Pretty as the snow is, as day follows night, ice follows snow. With the next few days forecast to be sunny but barely creeping above freezing, and our road looking like a skating rink, it was time to put the ice tyres on the bike.
Although first, I had to evict a wannabe fellow traveller.
Given my well-documented travails getting Marathon tyres on and off my bike, I have opted to use a set of old wheels with the tyres on and swap those instead, which come with their own problems, not least the fact that the back wheel is wider than my normal back wheel. Also, after a wet and filthy winter so far, the bike is suffering a little from neglect as became painfully obvious once I got it upside down and took the wheels off (every year I vow this will be the year that I regularly clean my bike and oil the chain before it starts doing its basket of kittens impression, and every year turns out not to be that year).
Having dug a few handfuls of what looked like quite nice topsoil out of the mudguards and then bodged the fact that the rivet holding the rear mudguard away from the wheel was apparently only being held on by said topsoil (hello, duct taping the loose struts out of the way of the wheel) and spent a painful few minutes tightening the wheels, loosening the wheels to straighten them so they didn’t rub the non-centring brakes, tightening the wheels again, accidentally loosening them because ‘righty tighty, lefty loosey’ doesn’t work when you’re me and doing this all upside down, and repeating until my fingers were numb, I had a bike with two working spikey wheels and I’d even found all the tools that had managed to dematerialise themselves in the process (hello allen keys that drop out of the socket and just … vanish. Where do you go?).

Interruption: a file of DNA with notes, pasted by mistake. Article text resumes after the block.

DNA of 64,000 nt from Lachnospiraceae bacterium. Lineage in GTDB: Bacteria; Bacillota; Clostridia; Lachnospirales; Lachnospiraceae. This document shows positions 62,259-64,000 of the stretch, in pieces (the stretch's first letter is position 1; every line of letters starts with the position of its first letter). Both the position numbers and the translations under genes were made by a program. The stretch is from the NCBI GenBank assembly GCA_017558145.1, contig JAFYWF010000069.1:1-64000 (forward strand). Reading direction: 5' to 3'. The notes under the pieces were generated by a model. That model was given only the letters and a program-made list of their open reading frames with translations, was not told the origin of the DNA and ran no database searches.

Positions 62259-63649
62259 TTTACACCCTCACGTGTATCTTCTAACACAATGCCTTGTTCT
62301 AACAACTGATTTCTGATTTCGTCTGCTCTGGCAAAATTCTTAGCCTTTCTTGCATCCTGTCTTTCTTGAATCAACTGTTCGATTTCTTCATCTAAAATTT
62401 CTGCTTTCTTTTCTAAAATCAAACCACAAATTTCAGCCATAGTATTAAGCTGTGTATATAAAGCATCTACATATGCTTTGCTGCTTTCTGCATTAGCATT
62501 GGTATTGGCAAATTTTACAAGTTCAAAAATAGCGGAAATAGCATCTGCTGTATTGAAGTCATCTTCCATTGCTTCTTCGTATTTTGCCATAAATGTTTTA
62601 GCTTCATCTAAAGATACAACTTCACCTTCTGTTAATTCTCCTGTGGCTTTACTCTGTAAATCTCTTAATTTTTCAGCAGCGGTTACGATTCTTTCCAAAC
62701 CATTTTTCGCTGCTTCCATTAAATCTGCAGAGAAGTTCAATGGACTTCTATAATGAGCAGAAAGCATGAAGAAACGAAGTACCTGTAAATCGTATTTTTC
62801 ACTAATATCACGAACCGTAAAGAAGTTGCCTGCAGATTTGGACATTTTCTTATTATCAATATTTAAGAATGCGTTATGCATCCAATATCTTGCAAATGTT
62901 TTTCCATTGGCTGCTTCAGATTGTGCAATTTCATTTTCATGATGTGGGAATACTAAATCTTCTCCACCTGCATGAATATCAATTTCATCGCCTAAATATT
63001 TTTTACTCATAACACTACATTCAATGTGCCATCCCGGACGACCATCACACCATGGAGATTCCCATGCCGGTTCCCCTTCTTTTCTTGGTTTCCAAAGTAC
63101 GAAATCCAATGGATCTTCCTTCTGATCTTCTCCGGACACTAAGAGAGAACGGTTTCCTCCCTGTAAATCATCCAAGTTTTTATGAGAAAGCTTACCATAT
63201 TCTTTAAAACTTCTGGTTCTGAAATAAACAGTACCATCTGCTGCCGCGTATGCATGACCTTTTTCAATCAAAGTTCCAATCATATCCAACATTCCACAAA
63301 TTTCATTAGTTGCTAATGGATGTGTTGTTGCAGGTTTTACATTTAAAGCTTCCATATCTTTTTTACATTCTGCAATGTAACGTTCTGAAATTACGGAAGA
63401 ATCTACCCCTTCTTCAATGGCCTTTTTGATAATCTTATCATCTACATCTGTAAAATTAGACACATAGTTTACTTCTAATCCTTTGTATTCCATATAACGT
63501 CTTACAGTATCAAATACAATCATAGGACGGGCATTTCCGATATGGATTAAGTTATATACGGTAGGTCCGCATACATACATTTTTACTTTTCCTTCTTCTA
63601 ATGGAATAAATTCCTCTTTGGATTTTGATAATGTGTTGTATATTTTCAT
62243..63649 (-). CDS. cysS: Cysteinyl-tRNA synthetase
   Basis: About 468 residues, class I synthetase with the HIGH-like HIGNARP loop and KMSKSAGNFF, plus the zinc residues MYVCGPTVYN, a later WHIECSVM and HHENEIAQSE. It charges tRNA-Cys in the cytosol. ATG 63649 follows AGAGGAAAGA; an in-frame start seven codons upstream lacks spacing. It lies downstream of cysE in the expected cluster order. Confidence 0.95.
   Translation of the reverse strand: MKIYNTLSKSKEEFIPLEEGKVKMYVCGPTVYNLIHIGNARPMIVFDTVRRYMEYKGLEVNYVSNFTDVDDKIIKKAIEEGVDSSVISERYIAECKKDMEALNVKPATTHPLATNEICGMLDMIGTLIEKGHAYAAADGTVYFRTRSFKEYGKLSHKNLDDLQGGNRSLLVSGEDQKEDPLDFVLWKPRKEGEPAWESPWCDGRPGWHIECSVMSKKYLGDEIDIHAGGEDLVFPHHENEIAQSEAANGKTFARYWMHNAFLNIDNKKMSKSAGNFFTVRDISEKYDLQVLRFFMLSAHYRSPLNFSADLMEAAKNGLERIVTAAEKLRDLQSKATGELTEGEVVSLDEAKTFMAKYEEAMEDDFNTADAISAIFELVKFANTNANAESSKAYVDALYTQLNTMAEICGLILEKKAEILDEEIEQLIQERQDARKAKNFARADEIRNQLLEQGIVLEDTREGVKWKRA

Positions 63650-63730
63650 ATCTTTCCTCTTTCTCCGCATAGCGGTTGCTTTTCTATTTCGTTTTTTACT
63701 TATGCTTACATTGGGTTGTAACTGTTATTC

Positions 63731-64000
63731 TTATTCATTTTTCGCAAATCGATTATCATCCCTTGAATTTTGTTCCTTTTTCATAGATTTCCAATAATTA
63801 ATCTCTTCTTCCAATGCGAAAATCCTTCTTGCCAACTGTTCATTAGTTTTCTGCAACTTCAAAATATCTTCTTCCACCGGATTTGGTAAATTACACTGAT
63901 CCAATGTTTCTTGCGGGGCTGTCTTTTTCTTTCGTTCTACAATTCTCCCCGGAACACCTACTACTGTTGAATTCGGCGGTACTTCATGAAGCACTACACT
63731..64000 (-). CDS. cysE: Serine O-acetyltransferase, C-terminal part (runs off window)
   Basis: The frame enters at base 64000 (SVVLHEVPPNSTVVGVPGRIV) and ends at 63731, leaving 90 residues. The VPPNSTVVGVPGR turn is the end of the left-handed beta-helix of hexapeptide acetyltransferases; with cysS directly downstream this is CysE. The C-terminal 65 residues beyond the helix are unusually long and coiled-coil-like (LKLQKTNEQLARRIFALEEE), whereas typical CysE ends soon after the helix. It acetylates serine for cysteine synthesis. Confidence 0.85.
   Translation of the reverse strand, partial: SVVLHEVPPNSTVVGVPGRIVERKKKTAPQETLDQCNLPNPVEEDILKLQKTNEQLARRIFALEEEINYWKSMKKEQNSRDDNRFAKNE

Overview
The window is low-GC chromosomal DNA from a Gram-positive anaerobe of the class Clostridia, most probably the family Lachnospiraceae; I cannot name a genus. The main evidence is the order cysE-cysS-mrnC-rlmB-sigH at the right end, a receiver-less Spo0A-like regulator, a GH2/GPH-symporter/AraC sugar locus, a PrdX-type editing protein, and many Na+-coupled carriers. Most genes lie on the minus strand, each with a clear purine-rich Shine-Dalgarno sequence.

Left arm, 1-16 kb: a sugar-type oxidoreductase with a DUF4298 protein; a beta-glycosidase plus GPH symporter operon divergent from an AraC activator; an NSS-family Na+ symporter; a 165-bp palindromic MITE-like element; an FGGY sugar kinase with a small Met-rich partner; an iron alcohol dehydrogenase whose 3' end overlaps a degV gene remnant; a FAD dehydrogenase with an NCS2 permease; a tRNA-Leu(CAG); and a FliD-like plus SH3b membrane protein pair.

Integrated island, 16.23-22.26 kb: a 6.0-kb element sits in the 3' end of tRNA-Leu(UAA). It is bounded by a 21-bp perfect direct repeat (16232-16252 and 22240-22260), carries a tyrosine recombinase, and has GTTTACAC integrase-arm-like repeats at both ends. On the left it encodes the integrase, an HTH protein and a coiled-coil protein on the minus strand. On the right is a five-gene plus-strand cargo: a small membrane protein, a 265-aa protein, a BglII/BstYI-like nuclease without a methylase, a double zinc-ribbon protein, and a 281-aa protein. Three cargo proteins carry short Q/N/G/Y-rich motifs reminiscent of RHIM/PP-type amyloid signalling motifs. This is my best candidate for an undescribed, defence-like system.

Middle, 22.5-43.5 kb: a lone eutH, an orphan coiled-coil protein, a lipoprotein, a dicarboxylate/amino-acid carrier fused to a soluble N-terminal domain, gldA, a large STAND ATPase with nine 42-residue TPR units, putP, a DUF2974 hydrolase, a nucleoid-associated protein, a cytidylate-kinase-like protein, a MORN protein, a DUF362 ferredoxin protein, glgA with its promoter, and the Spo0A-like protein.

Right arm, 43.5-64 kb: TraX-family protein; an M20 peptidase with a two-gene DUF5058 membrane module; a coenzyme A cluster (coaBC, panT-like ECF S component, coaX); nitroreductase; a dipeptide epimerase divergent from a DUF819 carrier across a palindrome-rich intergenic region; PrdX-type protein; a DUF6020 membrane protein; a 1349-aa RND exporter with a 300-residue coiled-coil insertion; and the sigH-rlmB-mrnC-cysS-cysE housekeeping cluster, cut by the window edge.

Then it was time to test them out and as so often happened, I started wondering if I shouldn’t have bothered as soon as I was on the main road. The pleasant ice-krispy sound of the studs on tarmac weren’t able to drown out the noise of a grumbling drive train on an old set of cogs, nor the thrum of a bodged mudguard fouling the rear wheel when under too much pressure. The chain dropped off a couple of times in protest at it all, and after all that effort, it seemed like there was no ice anyway. We might have had snow up round us, but all seemed clear once I’d dropped down into the valley .. at least, until I encountered various groups of walkers doing the ‘penguin dance’ on the black ice along the road. A couple of them commented that I was doing well to stay upright at all, giving me the opportunity to tell them about my ice tyres which – for all their issues – had retained their key magical property of keeping me rubber side down.
This helped power me back up the hill, for all that each one weighs almost a kilo. There’s no better winter warmer than the smug glow of knowing you’ve got magic tyres on your bike.
And speaking of magic:
I’m hoping these work in the way new rain gear works – i.e. they stop punctures altogether. But failing that, I hope they mean I can actually mend a puncture AND get the tyres back on without creating another one. Because that truly would be magical.